While the record feels like a patchwork quilt of songs that have been assembled and stitched together, there is an underlying sense of consistency to the proceedings. “Golden Years” has an almost rhythm and blues feel to it, and is awash with an urban clamour at a mid-tempo pace that makes you want to take the compact disc, pop it into the car stereo and drive around the neighbourhood with the vehicle bobbing up and down to the beats. The proceeding “One Night, One Kiss”, which is a duet with Heavy Blinkers vocalist Ruth Minnikin, can essentially be filed under Philly blue-eyed soul by way of the T-dot, and is built on a keyboard round that seems like it came from a copy of Todd Rundgren’s Something/Anything?. Like much of The Weight’s on the Wheels, it is a fun and boppy song that evokes sunshine and rainbows. To wit, “100 Shopping Days ‘Til Christmas”, which comes a couple of tracks later, even feels like Michael Jackson if he’d gone all hip-hop, just without the “whoo!’s” and crotch-grabbing.

The Weight’s on the Wheels, in bringing Hart’s vocals to the top of the mix, shows him to be a dependable wordsmith. If a picture is said to be worth a thousand words, then Hart easily turns a thousand words into a picture. “She’s got eyes that make the Great Lakes puddles” is one of many images that Hart conjures up in his lyrics, and he makes it seem effortless and almost throwaway-like. To be honest however, if I can quote a song title from this album there, sometimes it is a bit much. Hart lays down rhythms and rhymes in an almost hip-hop fashion, breathlessly cramming in as many bon mots that he can fit into a line without stumbling over himself. It’s like Hart is trying to fold a piece of paper into as many squares as he can before it becomes impossible to do so, then stuffing that paper into a thumbnail-sized envelope. Still, it’s hard to not be carried away with images such as “If I could be a man I’d be Gregory Peck / I’d take the upper hand and command your respect.”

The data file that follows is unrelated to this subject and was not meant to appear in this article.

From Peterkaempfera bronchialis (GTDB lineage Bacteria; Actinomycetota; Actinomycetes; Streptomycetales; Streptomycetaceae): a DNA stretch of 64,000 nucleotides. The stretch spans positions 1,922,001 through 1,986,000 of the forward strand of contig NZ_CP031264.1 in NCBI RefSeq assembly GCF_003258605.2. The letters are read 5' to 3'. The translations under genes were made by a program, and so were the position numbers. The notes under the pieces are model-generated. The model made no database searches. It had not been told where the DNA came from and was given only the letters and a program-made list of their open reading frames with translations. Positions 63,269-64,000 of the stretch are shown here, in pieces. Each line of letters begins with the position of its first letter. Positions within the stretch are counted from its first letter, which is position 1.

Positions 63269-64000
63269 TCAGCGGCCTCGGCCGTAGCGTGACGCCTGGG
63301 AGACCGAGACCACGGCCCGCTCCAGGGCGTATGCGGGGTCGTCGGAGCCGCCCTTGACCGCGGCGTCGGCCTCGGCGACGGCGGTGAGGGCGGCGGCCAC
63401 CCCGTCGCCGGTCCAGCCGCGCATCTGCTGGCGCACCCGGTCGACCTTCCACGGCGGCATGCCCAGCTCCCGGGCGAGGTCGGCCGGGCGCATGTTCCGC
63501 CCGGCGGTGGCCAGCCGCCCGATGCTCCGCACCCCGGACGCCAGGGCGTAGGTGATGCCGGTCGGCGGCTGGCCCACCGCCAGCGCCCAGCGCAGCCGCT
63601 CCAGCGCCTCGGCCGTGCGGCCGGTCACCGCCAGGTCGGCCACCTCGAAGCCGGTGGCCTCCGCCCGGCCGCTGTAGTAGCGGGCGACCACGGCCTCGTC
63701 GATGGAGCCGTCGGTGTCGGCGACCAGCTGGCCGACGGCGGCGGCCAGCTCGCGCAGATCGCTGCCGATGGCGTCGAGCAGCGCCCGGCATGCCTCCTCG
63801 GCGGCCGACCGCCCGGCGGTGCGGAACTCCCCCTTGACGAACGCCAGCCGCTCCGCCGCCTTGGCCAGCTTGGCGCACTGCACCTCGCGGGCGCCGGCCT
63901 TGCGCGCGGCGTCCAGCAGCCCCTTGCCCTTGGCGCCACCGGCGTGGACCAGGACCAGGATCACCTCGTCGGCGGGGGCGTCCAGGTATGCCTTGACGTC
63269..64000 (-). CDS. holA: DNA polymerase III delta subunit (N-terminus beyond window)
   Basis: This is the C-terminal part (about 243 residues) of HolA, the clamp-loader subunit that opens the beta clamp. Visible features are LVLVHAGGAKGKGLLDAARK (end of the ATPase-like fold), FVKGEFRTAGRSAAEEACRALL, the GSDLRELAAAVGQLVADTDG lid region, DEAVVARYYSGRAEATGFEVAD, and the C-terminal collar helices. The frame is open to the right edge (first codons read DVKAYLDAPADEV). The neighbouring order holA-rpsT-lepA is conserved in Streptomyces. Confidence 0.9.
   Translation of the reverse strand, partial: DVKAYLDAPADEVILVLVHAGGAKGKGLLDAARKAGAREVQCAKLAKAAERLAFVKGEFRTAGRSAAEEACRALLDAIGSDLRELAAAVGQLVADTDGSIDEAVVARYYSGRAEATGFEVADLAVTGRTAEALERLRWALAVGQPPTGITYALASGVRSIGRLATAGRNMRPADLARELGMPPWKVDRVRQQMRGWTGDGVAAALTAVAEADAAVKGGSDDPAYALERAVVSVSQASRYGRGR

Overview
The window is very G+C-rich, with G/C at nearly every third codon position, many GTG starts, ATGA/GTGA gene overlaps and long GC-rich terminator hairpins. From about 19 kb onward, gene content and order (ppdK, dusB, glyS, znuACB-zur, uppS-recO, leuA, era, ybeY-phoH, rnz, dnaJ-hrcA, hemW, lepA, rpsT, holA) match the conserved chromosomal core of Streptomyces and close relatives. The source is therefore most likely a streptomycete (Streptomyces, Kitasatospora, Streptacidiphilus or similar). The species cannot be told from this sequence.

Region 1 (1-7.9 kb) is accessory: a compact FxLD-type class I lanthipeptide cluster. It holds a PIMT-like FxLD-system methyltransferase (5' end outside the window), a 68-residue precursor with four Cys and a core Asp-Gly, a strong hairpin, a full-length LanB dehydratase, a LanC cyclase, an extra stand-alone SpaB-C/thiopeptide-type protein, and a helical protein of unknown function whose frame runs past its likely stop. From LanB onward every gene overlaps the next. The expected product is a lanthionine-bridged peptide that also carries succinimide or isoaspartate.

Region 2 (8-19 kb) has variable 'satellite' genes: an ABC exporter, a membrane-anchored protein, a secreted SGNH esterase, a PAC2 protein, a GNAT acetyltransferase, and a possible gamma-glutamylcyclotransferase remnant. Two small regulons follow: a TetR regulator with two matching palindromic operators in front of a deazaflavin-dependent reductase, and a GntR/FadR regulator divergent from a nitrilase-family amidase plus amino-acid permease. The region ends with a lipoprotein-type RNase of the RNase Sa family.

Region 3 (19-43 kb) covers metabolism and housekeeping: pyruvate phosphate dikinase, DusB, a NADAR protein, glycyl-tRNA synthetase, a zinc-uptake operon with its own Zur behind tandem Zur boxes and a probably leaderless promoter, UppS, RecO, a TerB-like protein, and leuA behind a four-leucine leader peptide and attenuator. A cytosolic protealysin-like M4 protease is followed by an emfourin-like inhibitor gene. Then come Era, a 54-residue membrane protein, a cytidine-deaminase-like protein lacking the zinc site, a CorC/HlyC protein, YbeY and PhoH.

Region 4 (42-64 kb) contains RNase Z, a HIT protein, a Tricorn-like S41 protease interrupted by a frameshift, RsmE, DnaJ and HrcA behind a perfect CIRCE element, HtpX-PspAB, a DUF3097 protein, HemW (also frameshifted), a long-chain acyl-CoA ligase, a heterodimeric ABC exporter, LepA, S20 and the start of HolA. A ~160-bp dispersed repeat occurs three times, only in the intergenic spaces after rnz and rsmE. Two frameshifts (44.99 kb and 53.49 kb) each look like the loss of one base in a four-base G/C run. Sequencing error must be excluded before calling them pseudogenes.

If there’s another true fault with The Weight’s on the Wheels, it’s that the songs sometimes feel like fragments, even though they’re usually your standard three and four minute pop songs. The cuts just end as though they’ve run into a metaphorical brick wall. Plus, there’s little variation within the songs themselves. Most are built on continuous repetition with little to distinguish the choruses from the verses. Still, the album is a strong addition to the Russian Futurists’ canon, one that gradually seems to improve upon repeated listens. There probably hasn’t been a more joyous and uplifting album, at least musically, to come out in the entirety of the year 2010. The end result is that The Weight’s on the Wheels leaves you wanting to come back for more, to fully engage and parse through the heavy hip-hop beats and the dense wordplay. Even though the most striking thing about this album initially is that pregnant pause that informs “Golden Years”, here’s hoping that listeners and fans don’t have to endure another empty space of five years to behold what the future has in store from this one-man band and his bag of gizmos and whistles.

Pop Ten
Mixed Media
PM Picks

© 1999-2018 All rights reserved.
Popmatters is wholly independently owned and operated.